Iranian Hardliners Push Back Against Adoption of Nuclear Deal
Iranian leaders continued to push back against the country’s full ratification of the nuclear deal between Iran and world powers, just days after the Majlis (the country’s parliament) passed a resolution approving it, the Middle East Media Research Institute (MEMRI) reported on Sunday.
While the Guardian Council — the legal body that assesses the constitutionality of Iranian legislation — approved the parliament’s decision to adopt the Joint Comprehensive Plan of Action, its secretary-general, Ayatollah Jannati, noted last week during his Friday sermon that the deal is not effective yet, because Ayatollah Ali Khamenei has yet to sign off on it.
“Majlis approval regarding the nuclear agreement is not [approval of] its execution. The nuclear agreement was discussed in the Supreme National Security Council and council members expressed their opinion about it and gave their approval regarding its execution. But Leader [Khamenei] still has not signed it,” said Jannati.
According to Reuters, Khamenei’s position on the JCPOA remains unknown, but a Twitter account under his name and widely believed to represent the supreme leader posted a message on Friday calling negotiations with the U.S. — one of six world powers that negotiated the nuclear deal with Iran — absolutely forbidden.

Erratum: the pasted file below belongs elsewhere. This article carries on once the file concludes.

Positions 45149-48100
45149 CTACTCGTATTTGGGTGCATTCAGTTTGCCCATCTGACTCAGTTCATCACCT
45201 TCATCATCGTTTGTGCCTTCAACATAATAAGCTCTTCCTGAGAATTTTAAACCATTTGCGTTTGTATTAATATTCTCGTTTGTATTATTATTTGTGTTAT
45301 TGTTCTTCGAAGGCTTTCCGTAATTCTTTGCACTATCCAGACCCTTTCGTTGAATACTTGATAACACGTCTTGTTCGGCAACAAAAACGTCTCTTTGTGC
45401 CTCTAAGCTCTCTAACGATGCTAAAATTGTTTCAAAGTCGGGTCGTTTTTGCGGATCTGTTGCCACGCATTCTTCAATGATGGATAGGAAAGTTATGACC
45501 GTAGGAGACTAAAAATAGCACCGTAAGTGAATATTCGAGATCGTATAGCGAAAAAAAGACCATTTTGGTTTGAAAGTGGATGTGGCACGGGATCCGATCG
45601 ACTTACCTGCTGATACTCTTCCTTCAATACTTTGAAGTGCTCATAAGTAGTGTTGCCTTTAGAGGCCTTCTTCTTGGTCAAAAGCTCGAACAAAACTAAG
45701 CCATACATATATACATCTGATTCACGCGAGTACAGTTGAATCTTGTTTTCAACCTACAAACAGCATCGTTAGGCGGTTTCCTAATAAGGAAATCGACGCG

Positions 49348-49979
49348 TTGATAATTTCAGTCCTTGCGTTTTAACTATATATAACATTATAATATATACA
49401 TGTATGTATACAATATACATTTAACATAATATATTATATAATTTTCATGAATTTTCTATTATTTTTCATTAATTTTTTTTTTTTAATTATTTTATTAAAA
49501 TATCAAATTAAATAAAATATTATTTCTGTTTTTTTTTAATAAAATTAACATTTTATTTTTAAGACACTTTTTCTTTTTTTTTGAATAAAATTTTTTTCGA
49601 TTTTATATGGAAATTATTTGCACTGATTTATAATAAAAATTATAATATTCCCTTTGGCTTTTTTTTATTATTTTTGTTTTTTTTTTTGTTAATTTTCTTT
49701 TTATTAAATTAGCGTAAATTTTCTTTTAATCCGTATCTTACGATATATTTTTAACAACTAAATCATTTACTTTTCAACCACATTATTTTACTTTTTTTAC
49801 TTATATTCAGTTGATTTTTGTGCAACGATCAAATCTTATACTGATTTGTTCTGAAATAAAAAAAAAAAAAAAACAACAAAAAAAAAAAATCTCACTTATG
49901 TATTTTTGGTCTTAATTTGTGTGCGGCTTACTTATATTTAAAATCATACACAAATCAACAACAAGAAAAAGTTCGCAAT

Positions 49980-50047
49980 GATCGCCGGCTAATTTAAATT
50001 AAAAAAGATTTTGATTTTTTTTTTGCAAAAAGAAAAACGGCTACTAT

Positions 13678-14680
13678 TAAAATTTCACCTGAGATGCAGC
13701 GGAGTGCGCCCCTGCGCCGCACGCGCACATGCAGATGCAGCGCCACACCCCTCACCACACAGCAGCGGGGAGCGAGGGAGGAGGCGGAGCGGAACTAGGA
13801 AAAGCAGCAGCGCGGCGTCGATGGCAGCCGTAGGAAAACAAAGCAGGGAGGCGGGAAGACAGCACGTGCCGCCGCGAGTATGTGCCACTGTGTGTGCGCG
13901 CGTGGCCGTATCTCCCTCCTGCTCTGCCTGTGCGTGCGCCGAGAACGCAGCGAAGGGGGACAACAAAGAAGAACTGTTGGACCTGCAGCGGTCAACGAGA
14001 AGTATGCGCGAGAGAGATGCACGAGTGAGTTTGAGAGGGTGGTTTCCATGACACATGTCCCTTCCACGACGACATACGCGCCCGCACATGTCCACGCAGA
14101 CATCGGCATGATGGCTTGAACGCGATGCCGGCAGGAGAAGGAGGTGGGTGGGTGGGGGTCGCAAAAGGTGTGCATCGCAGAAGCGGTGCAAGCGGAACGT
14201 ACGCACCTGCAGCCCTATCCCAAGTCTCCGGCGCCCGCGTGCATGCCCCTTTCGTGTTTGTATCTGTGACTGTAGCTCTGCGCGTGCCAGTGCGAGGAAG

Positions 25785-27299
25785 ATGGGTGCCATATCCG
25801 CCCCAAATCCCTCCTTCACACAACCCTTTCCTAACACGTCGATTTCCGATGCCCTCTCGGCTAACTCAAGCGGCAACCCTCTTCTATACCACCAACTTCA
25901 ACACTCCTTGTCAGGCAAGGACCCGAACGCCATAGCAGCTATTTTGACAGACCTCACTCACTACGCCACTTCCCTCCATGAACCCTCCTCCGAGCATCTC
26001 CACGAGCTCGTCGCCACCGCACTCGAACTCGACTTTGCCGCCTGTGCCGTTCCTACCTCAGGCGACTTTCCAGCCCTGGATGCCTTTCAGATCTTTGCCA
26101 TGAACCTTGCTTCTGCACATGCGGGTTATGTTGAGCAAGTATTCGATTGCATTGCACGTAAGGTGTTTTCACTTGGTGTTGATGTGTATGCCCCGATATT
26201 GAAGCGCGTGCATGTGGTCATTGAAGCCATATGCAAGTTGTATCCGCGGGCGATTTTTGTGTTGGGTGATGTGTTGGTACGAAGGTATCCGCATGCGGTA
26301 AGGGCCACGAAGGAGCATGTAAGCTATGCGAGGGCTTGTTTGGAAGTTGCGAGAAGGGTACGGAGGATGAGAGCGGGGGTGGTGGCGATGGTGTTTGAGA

“For America negotiations with the Islamic Republic of Iran means penetration. This is their definition of negotiation and they want to open the way for imposition. Negotiation with America is forbidden, because of its countless detriments and because of alleged advantages of which it has none whatsoever,” wrote the Khamenei Twitter handle.
Guardian Council spokesman Nejatollah Ebrahimian said the council did not approve the JCPOA itself, but rather the Majlis plan for allowing its implementation, MEMRI reported.
“The [Guardian] Council did not approve the JCPOA, but rather the Majlis plan on the JCPOA. This means that neither the Majlis nor the Guardian Council have approved the content of JCPOA [itself] – which constitutes neither opposition nor agreement to the content [of the JCPOA]. The JCPOA remains a political document, not a legal one,” said Ebrahimian.
Meanwhile, the White House released a statement on Sunday, saying Iran was ready to start implementing its initial commitments regarding the JCPOA.
“Today, Iran begins to take the steps necessary to implement its JCPOA commitments, including removing thousands of centrifuges and associated infrastructure, reducing its enriched uranium stockpile from approximately 12,000 kilograms to 300 kilograms, and removing the core of the Arak heavy-water reactor and filling it with concrete so that it cannot be used again, among other steps,” the statement read.
Additionally, the White House said it was directing executive agencies and departments to start preparations for providing sanctions relief to Iran, according to U.S. commitments in the nuclear deal.
The landmark nuclear deal, announced in Vienna in July following years of negotiations, promises Iran sanctions relief in exchange for wide-scale monitoring of and restrictions against the country’s nuclear program.